Many a time, I’ve brought up the conventional learning curve (J-Curve) to help agile champions understand that there will likely be a dip in productivity while adjusting to the new lean-agile way. This dip is followed by a rapid increase in effectiveness and efficiency as the new approach is mastered and finally culminates in a plateau at a higher level.
While I’ve seen this J-Curve (on the left in the image below) unfold countless times with team members making the transition to agile; I’ve seldom encountered this with managers in large organizations. A different dynamic plays out and the transformation’s learning curve looks slightly different (on the right in the image below).
In the right hand figure, there is an initial improvement that is driven by an illusion of learning. In this stage, managers have had some introductory training and the organization has mastered the rhetoric of the new approach. People know enough to be dangerous and spend some effort in grafting the new way onto the old organizational approaches — but the same old premises are at work. While there is much activity nothing new is being done by management — no new approaches to problem solving, decision making, budgeting, horizontal relationships, etc.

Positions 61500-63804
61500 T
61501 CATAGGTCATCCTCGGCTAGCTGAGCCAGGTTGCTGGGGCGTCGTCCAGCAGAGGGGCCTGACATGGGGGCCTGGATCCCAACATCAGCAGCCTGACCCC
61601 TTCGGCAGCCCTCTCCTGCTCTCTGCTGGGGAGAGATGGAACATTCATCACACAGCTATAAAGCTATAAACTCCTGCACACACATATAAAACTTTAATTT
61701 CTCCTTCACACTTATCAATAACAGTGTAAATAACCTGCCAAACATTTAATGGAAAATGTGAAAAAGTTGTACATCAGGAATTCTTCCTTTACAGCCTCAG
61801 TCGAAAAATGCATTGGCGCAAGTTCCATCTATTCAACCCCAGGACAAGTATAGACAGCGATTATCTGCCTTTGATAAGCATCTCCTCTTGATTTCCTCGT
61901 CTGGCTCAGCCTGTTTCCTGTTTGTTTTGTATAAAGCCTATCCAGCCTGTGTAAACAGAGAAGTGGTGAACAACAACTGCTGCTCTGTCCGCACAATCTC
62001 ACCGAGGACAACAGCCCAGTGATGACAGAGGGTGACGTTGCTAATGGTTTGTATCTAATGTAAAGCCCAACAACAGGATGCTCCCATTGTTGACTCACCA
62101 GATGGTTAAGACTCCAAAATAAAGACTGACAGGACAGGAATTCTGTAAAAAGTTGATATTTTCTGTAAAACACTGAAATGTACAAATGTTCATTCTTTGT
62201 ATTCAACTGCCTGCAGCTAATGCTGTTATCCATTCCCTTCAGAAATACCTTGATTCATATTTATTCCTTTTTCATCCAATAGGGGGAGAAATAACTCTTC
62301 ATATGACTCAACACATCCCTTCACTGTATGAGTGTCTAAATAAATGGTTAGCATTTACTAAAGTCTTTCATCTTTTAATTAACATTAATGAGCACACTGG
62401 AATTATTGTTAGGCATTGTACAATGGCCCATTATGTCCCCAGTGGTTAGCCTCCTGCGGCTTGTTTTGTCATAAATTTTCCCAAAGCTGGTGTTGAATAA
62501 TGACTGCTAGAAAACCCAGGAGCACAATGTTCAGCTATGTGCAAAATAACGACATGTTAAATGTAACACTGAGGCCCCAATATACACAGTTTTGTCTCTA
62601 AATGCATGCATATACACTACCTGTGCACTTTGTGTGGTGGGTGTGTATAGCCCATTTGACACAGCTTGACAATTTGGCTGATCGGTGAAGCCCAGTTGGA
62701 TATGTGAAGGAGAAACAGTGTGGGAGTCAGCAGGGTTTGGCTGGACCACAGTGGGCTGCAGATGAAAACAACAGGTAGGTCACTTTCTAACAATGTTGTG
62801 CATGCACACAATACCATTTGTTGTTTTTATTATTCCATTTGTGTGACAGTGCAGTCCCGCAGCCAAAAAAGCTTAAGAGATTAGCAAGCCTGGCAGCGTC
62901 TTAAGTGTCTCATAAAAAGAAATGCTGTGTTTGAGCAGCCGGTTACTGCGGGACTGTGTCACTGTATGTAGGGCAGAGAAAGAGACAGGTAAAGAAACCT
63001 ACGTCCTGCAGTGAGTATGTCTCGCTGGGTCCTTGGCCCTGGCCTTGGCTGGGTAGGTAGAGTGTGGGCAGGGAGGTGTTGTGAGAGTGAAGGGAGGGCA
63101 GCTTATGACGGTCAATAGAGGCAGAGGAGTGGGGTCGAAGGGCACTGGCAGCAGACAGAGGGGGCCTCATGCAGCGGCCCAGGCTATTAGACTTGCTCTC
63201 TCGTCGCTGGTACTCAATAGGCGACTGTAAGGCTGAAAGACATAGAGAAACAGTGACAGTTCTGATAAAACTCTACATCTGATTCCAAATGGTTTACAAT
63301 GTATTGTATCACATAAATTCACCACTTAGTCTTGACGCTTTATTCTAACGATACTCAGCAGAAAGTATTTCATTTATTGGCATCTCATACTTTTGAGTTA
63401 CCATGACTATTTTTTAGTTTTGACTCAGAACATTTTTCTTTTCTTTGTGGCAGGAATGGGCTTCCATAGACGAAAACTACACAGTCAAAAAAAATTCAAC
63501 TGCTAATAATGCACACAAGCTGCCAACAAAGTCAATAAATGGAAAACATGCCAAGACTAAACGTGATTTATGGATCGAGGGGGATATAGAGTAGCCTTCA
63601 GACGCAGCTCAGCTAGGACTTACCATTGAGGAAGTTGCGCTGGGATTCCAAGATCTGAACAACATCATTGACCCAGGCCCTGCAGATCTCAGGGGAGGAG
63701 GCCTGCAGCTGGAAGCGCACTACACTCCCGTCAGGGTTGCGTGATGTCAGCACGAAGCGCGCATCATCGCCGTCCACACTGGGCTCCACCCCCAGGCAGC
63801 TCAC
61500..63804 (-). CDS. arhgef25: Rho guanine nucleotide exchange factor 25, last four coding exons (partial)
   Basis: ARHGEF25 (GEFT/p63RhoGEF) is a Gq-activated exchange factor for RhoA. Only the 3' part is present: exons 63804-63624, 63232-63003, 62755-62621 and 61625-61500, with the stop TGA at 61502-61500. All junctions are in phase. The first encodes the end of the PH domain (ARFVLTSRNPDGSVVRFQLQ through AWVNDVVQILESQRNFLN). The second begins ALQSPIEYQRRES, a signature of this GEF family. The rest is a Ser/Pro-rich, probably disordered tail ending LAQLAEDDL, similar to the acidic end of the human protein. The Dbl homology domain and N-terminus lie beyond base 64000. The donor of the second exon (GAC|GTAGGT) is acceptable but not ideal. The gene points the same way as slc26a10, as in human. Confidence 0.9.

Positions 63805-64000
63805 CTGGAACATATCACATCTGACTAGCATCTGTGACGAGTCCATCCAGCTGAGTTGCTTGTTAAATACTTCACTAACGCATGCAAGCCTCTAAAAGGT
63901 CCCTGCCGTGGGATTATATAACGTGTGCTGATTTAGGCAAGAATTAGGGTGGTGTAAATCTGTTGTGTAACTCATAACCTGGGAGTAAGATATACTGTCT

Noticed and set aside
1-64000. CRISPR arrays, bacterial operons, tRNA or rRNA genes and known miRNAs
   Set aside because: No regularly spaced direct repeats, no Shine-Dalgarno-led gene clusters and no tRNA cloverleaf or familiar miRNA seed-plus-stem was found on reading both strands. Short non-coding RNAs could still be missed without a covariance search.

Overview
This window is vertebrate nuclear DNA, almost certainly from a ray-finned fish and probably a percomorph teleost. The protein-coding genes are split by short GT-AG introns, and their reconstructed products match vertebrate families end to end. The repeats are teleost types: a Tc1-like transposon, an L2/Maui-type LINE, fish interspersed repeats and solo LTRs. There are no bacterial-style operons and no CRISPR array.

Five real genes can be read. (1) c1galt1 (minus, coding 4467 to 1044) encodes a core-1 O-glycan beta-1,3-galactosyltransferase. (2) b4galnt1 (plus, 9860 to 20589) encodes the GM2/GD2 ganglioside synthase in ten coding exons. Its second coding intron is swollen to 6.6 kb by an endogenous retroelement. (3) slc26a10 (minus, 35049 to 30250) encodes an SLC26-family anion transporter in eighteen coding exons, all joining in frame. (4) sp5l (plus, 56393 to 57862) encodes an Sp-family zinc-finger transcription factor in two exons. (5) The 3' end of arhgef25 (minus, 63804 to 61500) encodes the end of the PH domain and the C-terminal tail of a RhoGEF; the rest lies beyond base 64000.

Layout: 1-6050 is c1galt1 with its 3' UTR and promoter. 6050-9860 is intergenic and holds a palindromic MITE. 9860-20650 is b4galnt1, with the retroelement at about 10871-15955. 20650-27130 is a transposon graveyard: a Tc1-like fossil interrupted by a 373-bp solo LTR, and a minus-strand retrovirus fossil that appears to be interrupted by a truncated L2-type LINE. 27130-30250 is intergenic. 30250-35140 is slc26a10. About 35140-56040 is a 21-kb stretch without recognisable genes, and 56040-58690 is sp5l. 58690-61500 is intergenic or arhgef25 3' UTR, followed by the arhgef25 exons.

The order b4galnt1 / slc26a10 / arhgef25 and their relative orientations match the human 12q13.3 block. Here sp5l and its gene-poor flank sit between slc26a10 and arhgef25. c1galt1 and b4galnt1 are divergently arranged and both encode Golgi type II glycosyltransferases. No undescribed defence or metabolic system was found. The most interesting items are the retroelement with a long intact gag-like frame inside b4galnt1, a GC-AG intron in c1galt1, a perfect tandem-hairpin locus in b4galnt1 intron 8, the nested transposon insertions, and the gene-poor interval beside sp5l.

The initial rise in effectiveness/productivity stalls and subsequent introspection leads to a sufficient understanding to see that “we don’t really know much.” This “A-ha!” experience is the beginning of the integration of acquired knowledge with know-how. It leads to a reset — a new beginning — and the start of real learning that results in a rapid increase in effectiveness.
I know real learning has started when I begin noticing signs of managers asking smarter questions and applying the principles learned earlier to current circumstances.
What has been your experience? Do you see this primarily in large organizations or is this a universally predictable pattern?